[0028] In this embodiment, the CN 120 comprises the MMEs 121, the S- GW 122, the Packet Data Network (PDN) Gateway (P-GW) 123, and a home subscriber server (HSS) 124. The MMEs 121 may be similar in function to the control plane of legacy Serving General Packet Radio Service (GPRS) Support Nodes (SGSN). The MMEs 121 may manage mobility aspects in access such as gateway selection and tracking area list management. The HSS 124 may comprise a database for network users, including subscription-related information to support the network entities’ handling of communication sessions. The CN 120 may comprise one or several HSSs 124, depending on the number of mobile subscribers, on the capacity of the equipment, on the organization of the network, etc. For example, the HSS 124 can provide support for routing/roaming, authentication, authorization, naming/addressing resolution, location dependencies, etc.

[0029] The S-GW 122 may terminate the S1 interface 113 towards the RAN 110, and routes data packets between the RAN 110 and the CN 120. In addition, the S-GW 122 may be a local mobility anchor point for inter-RAN node handovers and also may provide an anchor for inter-3GPP mobility. Other responsibilities may include lawful intercept, charging, and some policy enforcement. [0030] The P-GW 123 may terminate an SGi interface toward a PDN. The P-GW 123 may route data packets between the EPC network 123 and external networks such as a network including the application server 130 (alternatively referred to as application function (AF)) via an Internet Protocol (IP) interface 125. Generally, the application server 130 may be an element offering applications that use IP bearer resources with the core network (e.g., UMTS Packet Services (PS) domain, LTE PS data services, etc.). In this embodiment, the P-GW 123 is shown to be communicatively coupled to an application server 130 via an IP communications interface 125. The application server 130 can also be configured to support one or more communication services (e.g., Voice-over-Internet Protocol (VoIP) sessions, PTT sessions, group communication sessions, social networking services, etc.) for the UEs 101 and 102 via the CN 120.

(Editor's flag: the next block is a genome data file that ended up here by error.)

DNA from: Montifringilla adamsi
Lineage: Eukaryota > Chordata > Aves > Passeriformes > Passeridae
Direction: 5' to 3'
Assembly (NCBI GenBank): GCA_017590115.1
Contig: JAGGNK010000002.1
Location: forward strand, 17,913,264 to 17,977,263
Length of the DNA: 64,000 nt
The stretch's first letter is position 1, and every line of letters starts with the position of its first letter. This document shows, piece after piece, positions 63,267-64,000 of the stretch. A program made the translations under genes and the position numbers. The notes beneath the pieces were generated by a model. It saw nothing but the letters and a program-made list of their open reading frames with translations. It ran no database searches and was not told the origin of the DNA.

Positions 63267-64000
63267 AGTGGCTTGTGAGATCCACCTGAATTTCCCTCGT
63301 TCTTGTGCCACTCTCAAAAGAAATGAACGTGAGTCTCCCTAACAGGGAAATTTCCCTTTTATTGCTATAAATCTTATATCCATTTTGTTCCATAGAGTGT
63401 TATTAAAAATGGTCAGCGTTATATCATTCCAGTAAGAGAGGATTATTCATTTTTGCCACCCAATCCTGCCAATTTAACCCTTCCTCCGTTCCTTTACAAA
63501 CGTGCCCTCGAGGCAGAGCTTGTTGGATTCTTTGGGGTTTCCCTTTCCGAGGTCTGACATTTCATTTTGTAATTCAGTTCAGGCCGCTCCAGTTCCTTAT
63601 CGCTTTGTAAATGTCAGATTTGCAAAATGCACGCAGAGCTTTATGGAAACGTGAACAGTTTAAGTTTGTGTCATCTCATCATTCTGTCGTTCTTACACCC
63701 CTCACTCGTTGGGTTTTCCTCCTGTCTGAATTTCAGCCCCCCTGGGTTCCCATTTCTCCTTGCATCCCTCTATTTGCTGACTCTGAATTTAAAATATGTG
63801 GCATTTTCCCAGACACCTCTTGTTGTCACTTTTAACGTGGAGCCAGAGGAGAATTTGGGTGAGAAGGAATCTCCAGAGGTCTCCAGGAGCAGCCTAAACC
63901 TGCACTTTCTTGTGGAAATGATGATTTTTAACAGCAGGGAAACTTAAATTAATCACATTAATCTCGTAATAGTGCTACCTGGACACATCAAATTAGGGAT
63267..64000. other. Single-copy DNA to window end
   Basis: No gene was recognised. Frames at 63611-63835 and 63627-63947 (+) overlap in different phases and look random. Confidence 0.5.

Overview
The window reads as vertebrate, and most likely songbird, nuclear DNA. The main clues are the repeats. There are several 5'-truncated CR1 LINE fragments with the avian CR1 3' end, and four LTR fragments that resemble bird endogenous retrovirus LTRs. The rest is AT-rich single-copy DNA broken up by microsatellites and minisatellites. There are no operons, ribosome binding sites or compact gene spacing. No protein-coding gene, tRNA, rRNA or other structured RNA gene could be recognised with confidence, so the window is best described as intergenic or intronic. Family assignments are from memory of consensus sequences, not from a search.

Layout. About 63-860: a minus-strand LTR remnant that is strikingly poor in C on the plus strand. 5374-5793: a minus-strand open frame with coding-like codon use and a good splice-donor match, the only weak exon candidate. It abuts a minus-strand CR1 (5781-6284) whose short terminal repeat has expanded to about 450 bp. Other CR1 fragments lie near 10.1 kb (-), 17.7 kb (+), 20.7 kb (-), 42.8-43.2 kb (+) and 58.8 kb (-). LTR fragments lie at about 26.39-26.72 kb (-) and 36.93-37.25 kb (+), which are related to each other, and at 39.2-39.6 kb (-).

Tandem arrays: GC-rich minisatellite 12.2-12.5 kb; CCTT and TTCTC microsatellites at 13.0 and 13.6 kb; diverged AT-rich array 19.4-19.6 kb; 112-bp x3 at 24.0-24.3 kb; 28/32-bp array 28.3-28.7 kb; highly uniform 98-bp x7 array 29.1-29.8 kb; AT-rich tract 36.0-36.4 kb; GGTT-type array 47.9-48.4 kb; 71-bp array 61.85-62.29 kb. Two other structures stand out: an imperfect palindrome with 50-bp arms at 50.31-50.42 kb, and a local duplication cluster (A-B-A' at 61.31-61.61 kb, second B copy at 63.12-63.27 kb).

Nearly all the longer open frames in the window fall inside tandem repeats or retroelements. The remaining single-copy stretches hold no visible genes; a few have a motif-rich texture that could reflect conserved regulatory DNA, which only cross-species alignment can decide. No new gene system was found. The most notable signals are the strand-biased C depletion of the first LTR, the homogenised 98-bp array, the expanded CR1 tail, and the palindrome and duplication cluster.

[0031] The P-GW 123 may further be a node for policy enforcement and charging data collection. Policy and Charging Enforcement Function (PCRF) 126 is the policy and charging control element of the CN 120. In a non-roaming scenario, there may be a single PCRF in the Home Public Land Mobile Network (HPLMN) associated with a UE’s Internet Protocol Connectivity Access Network (IP-CAN) session. In a roaming scenario with local breakout of traffic, there may be two PCRFs associated with a UE’s IP-CAN session: a Home PCRF (H-PCRF) within a HPLMN and a Visited PCRF (V-PCRF) within a Visited Public Land Mobile Network (VPLMN). The PCRF 126 may be